Contending that it’s too easy to launch a new trucking company in Canada, the Canadian Trucking Alliance is calling for a national motor carrier entry standard that companies must meet before being allowed to put a truck on the road.
The announcement comes as the court proceedings of the owner of Calgary-based Adesh Deol Trucking, the company involved in the tragic Humboldt bus crash, continues in Calgary next week. The trial of the driver of the truck involved in the crash concluded in February. The driver, who plead guilty to 29 dangerous driving related changes, will be sentenced tomorrow, March 22.
“High performing truck drivers are not only a product of their continuous commitment to their profession but are a reflection of the culture of compliance and training of their carrier,” said CTA Chair Scott Smith. “The perfect equation of truck safety includes a committed carrier and driver, and we must begin ensuring that every carrier that enters and remains in our sector understands and is committed to that.”
CTA says that while the government’s commitment to establishing a mandatory entry level training (MELT) standard for truck drivers is an excellent start, there needs to be a similar evaluation and monitoring program for new trucking companies in order to ensure the maximum level of safety and compliance on the highways.
The Alliance is asking the federal government to consider working with the trucking industry to create a Fleet Regulatory Responsibilities and Corporate Practices (FRRCP) standard, which could require new carrier entrants to undergo a safety fitness and risk assessment evaluation, as well as submit to continuous safety oversight, before being given authority to operate a commercial vehicle. Aspects of this potential program were recently put in place in Alberta.
CTA suggests the program could require new companies to submit evidence they are administratively and technically prepared to comply with National Safety Code (NSC) standards and regulations as it relates to the establishment of safety programs, ongoing training and oversight of truck drivers and equipment maintenance, among other things. The mandate could also include intervention mechanisms for provincial enforcement agencies to monitor and identify poor-performing carriers and take action against them faster and more consistently through roadside enforcement, facility auditing and safety fitness oversight.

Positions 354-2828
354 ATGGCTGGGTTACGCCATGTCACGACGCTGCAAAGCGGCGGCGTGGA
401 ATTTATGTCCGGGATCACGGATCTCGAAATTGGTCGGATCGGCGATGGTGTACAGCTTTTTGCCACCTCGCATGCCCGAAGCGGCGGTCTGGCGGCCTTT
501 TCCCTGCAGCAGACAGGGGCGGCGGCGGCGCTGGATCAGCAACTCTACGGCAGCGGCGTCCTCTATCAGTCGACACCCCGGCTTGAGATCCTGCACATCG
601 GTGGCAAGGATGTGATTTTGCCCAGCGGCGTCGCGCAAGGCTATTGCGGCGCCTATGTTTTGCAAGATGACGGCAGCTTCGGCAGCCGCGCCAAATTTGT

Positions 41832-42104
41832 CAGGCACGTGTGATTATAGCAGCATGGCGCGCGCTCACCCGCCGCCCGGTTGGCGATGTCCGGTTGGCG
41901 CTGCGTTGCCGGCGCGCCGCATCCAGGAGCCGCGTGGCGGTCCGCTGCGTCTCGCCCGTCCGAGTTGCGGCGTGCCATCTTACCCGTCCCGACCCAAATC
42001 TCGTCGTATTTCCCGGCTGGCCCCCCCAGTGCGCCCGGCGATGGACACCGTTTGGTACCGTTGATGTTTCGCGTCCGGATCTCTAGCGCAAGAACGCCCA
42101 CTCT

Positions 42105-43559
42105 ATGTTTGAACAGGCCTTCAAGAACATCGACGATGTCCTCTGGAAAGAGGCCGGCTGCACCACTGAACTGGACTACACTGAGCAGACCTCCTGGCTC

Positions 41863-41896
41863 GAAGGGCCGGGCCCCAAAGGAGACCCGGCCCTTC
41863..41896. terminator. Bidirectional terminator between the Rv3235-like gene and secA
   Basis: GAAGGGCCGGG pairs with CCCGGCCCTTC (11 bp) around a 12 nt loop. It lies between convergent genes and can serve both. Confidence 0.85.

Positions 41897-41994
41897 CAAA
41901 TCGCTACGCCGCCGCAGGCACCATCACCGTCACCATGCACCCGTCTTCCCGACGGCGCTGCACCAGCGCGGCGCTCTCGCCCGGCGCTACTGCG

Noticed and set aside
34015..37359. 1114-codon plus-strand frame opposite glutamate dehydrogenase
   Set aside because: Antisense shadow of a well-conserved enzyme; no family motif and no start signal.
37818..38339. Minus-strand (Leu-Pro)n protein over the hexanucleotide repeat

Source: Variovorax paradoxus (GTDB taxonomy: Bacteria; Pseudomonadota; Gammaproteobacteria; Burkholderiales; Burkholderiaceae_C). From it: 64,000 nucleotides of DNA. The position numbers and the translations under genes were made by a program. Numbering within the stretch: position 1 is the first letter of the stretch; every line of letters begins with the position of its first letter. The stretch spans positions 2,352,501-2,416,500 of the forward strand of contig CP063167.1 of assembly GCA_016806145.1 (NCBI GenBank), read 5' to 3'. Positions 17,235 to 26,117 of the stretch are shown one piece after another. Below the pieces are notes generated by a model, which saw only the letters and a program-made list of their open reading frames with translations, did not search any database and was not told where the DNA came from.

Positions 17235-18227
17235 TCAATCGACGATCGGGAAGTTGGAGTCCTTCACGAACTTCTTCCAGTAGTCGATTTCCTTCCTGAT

While the vast majority of companies go above and beyond in meeting NSC standards through their own progressive safety management systems, policies and corrective oversight, a small percentage of carriers lack the knowledge and preparedness to meet basic standards, says CTA.
To address the potential details of a potential FRRCP and how to focus attention on the few bad apples, CTA has established the Truck Safety Working Group made up of leading trucking industry representatives from coast-to-coast as well as Transport Canada. The Truck Safety Working Group was created to promote CTA’s 10-point action plan, which provides policy makers some direction on how government and industry can work together on improving truck safety compliance.
In the meantime, the CTA Board is calling on the federal government to quickly introduce electronic technology that will eliminate the paper compliance system which governs the time a driver and truck can operate on a public roadway.
“Moving quickly on implementing tamper-proof, electronic logging devices (ELDs) to replace archaic paper logs to effectively monitor hours of service compliance is a good example of the technology our industry is calling for. This system needs to be implemented and enforced as quickly as possible,” said Stephen Laskowski, president, CTA.
According to Transport Canada, fatigue in both truck and passenger car drivers is a factor in about 20 per cent of all collisions. There are about 9,400 HOS-related per year in Canada and the introduction of tamper-proof, certified ELDs will significantly improve compliance.
Paper logbook violations were central among the charges against the truck driver and the company in the Humboldt case.